The second component (B) of the blend is a propylene diamine derivative wherein R is a C C fatty aliphatic hydrocarbon radical and R is a hydrocarbon radical having 10-15 carbon atoms.
The first detergent component referred to above can be made by reacting a monoalkyl N-substituted propylenediamine derivative with mono carboxcylic acids to form the N,N amide derivative. Specific examples of such N-aliphatic substituted propylene diamines are N-nonyl propylenediamine, N-tetradecylpropylenediamine, N-tetradecenlpropylenediamine, N-hexadecylpropylenediamine, N-eicosylpropylenediamine, N-cicosenylpropylcnediamine, N- docosylpropylenediamine, and N-docosenylpropylenediamine. Preferably those in which the aliphatic N- substituent is an alkyl or alkenyl group containing at least 12 and preferably 16-20 carbon atoms are considered to be most effective. Examples of the N-aliphatic substituted propylenediamines which are considered to form especially effective materials are the N-dodecyl, N-hexadecyl, propylenediamines, and especially the 18 carbon alkyl--, alkenyland the alkadienyl-substituted propylenediamines such as the N- octadecyl-, N-octadecenyl, and N-octadecadienyl propylenediamine. Mixtures of N-aliphatic substituted propylenediamine such as are formed when the aliphatic N- substituent is derived from mixed fatty acids obtained from naturally occuring fats and oils, form highly effective materials for use in the composition of the invention. In such instances the aliphatic N- substituent is a straight chain, monovalent and hydrocarbon radical containing from 10-20 carbon atoms. Examples of such mixtures of N-aliphatic substituted propylenediamines are N-tallow propylenediamine,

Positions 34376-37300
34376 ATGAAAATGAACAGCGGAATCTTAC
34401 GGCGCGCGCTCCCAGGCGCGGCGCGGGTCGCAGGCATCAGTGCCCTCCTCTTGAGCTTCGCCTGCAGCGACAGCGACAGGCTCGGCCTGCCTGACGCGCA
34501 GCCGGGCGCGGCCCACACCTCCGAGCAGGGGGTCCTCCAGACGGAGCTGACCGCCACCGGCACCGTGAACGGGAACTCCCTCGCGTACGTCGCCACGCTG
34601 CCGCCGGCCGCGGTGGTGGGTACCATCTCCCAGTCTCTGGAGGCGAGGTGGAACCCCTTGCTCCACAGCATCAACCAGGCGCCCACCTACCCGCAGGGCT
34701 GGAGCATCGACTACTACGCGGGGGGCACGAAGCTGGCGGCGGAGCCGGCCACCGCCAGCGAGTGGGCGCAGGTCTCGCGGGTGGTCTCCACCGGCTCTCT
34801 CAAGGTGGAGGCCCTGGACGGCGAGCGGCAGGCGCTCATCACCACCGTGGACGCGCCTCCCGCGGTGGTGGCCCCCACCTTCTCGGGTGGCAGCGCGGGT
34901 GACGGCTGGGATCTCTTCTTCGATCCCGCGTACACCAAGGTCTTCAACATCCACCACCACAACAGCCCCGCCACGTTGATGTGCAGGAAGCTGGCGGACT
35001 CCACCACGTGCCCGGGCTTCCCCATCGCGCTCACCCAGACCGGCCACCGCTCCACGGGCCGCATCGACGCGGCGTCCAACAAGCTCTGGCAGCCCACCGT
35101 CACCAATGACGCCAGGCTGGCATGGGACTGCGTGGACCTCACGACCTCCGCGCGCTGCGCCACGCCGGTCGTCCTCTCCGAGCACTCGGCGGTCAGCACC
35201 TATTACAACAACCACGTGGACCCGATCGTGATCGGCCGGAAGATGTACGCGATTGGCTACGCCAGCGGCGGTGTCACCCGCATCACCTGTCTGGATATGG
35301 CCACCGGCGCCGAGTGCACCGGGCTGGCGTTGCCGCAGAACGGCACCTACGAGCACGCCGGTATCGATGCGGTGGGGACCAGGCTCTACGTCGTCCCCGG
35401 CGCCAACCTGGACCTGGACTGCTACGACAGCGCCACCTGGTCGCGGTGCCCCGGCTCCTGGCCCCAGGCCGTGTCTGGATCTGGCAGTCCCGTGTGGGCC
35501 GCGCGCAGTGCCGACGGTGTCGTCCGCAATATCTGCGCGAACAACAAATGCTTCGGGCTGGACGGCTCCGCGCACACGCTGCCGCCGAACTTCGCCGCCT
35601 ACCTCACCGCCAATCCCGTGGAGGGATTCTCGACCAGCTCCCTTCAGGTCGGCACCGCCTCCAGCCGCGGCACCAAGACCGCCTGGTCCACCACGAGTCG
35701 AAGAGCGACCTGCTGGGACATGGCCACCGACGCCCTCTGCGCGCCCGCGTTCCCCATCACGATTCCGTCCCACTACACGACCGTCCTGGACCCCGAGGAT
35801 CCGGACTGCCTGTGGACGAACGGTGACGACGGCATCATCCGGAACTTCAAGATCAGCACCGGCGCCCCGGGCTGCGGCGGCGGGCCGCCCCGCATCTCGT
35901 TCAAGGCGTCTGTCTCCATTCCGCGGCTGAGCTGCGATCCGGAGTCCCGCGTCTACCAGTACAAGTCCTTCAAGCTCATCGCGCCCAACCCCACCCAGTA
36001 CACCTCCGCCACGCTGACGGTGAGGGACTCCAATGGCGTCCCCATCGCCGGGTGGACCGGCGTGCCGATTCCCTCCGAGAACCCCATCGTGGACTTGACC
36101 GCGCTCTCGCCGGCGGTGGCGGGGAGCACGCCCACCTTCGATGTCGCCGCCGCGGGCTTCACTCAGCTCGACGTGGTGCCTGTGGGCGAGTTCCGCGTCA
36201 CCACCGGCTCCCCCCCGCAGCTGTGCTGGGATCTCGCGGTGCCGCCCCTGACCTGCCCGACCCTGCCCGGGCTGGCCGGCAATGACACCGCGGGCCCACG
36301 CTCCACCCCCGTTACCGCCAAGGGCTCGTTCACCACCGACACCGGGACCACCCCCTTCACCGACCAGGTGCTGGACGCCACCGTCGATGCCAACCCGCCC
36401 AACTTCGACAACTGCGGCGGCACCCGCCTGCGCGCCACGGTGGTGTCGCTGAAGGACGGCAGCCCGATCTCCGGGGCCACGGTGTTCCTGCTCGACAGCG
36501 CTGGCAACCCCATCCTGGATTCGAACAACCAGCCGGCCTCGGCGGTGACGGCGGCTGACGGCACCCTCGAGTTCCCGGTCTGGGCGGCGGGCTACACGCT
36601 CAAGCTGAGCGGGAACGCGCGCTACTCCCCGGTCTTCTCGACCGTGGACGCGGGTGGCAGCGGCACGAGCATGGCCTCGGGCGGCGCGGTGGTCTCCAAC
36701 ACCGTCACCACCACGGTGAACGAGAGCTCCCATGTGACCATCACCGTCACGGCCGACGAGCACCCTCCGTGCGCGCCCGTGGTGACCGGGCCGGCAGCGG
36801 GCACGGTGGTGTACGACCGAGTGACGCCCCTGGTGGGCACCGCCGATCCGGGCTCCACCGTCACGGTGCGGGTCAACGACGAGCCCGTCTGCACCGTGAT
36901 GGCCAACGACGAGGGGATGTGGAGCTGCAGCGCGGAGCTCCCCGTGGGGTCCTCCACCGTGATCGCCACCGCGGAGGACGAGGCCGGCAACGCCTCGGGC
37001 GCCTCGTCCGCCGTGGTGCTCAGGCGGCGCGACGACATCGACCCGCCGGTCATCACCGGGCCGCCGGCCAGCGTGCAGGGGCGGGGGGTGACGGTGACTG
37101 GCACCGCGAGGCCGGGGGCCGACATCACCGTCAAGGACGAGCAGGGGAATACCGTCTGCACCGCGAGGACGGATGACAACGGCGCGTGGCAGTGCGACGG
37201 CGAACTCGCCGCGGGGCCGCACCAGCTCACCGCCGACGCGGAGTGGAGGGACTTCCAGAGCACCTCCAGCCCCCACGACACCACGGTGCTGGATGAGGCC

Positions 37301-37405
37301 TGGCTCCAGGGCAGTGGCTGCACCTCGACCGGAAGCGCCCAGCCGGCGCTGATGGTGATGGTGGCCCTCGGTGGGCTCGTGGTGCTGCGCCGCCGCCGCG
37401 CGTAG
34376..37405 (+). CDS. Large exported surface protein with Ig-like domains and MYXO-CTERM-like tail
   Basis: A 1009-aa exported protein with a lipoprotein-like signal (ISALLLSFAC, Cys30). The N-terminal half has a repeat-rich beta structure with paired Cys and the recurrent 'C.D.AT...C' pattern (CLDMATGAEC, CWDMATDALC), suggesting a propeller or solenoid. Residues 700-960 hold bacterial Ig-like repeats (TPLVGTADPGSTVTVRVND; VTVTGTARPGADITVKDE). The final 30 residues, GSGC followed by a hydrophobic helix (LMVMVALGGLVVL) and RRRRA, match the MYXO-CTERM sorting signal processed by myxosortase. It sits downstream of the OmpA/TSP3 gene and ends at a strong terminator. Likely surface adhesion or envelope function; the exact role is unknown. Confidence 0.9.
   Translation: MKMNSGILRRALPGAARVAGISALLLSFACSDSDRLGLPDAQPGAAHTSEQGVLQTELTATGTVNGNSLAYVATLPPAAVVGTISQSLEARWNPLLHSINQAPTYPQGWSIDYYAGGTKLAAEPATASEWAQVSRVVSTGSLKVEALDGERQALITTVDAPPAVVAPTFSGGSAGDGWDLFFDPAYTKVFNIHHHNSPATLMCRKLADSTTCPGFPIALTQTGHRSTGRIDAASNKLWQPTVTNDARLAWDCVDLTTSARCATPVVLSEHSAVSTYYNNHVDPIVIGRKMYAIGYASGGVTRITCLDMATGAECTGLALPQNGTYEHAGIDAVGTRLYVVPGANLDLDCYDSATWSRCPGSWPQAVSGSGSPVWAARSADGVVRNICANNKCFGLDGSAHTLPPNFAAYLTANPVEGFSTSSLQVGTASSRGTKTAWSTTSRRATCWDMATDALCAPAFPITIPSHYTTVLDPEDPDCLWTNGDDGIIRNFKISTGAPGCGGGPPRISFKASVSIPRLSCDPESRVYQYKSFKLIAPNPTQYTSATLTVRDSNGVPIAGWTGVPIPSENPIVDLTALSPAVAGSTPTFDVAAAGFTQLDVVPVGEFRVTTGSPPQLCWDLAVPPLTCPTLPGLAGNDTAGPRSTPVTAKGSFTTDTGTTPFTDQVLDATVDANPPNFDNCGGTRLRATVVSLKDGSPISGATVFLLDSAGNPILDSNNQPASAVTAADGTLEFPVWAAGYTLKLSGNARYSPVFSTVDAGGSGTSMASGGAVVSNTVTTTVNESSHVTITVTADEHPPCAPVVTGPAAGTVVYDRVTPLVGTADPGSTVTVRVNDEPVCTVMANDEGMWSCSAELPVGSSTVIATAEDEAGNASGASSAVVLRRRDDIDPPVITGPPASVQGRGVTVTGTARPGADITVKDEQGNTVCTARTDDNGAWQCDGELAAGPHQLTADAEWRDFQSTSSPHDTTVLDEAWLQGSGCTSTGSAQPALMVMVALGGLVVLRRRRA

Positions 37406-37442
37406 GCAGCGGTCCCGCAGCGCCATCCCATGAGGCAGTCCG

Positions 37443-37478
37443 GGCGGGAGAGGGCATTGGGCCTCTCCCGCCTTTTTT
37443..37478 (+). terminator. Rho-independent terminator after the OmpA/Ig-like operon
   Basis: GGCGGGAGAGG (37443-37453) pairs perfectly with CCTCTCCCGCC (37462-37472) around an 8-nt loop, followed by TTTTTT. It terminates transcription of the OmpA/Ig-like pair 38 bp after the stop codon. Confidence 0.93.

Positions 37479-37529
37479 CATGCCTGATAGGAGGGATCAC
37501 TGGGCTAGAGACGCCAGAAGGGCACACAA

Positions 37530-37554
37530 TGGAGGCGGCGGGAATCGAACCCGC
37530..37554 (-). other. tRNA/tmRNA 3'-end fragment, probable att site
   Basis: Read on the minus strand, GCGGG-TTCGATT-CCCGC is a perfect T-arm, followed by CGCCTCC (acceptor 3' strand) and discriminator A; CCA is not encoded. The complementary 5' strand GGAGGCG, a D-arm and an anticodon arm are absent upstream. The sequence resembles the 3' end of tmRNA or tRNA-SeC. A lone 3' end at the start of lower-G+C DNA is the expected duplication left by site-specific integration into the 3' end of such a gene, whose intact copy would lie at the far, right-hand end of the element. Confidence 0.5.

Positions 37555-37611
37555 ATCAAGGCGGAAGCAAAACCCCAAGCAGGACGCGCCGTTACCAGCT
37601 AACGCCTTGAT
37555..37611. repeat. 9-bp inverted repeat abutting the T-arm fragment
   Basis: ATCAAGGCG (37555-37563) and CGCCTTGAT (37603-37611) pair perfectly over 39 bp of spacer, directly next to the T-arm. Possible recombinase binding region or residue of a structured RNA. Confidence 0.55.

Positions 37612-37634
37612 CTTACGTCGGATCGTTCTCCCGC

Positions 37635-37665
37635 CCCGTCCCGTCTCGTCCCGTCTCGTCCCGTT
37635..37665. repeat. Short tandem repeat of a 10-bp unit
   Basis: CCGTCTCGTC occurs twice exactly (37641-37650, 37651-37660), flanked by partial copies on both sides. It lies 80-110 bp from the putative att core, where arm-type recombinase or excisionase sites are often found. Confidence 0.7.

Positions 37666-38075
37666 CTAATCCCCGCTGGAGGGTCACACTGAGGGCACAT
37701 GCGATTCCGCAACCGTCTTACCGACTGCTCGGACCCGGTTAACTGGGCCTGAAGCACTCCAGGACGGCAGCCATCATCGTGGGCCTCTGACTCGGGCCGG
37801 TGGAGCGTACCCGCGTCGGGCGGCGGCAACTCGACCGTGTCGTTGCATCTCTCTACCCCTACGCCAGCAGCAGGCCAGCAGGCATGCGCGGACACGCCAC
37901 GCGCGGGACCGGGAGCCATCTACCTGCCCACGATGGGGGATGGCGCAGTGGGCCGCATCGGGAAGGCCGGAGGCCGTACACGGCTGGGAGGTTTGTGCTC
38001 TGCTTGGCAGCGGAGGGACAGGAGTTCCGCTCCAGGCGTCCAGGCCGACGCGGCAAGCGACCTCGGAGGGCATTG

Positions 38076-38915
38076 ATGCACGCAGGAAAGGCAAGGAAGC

propylenediamine 3 propylenediamine where the respective N- substituents are mixed alkyl and unsaturated alkyl groups derived from animal tallow (C -C fatty acids, soybean (C -C fatty acids and coconut (C -C fatty acids. These N- aliphatic substituted propylenediamines can be prepared by converting commerially available fatty acids to their corresponding nitriles and thereafter reducing the nitriles with hydrogen to form the primary amine. This primary amine is then treated with acrylonitrile to obtain the corresponding cyanopropyl aliphatic amine which is then hydrogenated to obtain the alkyl substituted propylenediamine. Exemplary commercially available N-aliphatic substituted propylenediamines are Duomeen-T and Duomeen-S (products of Armour and Company.) which have gen- N-octadecylpropylenediaminemonooleate N- octadecylpropylenediamin estearate, N-tallow propylenediaminemonoole ate, 'N-soya' propylenediaminemonooleate, and N-coco propylenediaminestearate. I y
A preferred detergent derivative representative of the above described is prepared by reacting 1 mol of oleic acid which is commercially available and sold under the trademark ACINTOL No. l with 1 mol of N-tallow propylenediamine sold under the trademark KEMAMINE D-974 at a temperature ranging between 50 and 105C. until the removal of 1 mol of water is accomplished. v
The second detergent component of the blend is made byreacting compounds having the general forwherein R" is an aliphatic hydrocarbon radical having -15 carbon atoms with a monocarboxylic acid having 10-20 carbon atoms selected from those described above. Such starting-materials are readily commercially available and can be reacted'together at temperatures up to about 105C. in equal molar quantities to eliminate 11 mol of water. A preferred material is prepared by reacting 1 mol of oleic acid (Acintol FA. No. l) with N-tridecyloxypropylethylenediamine ('Adogen 583). t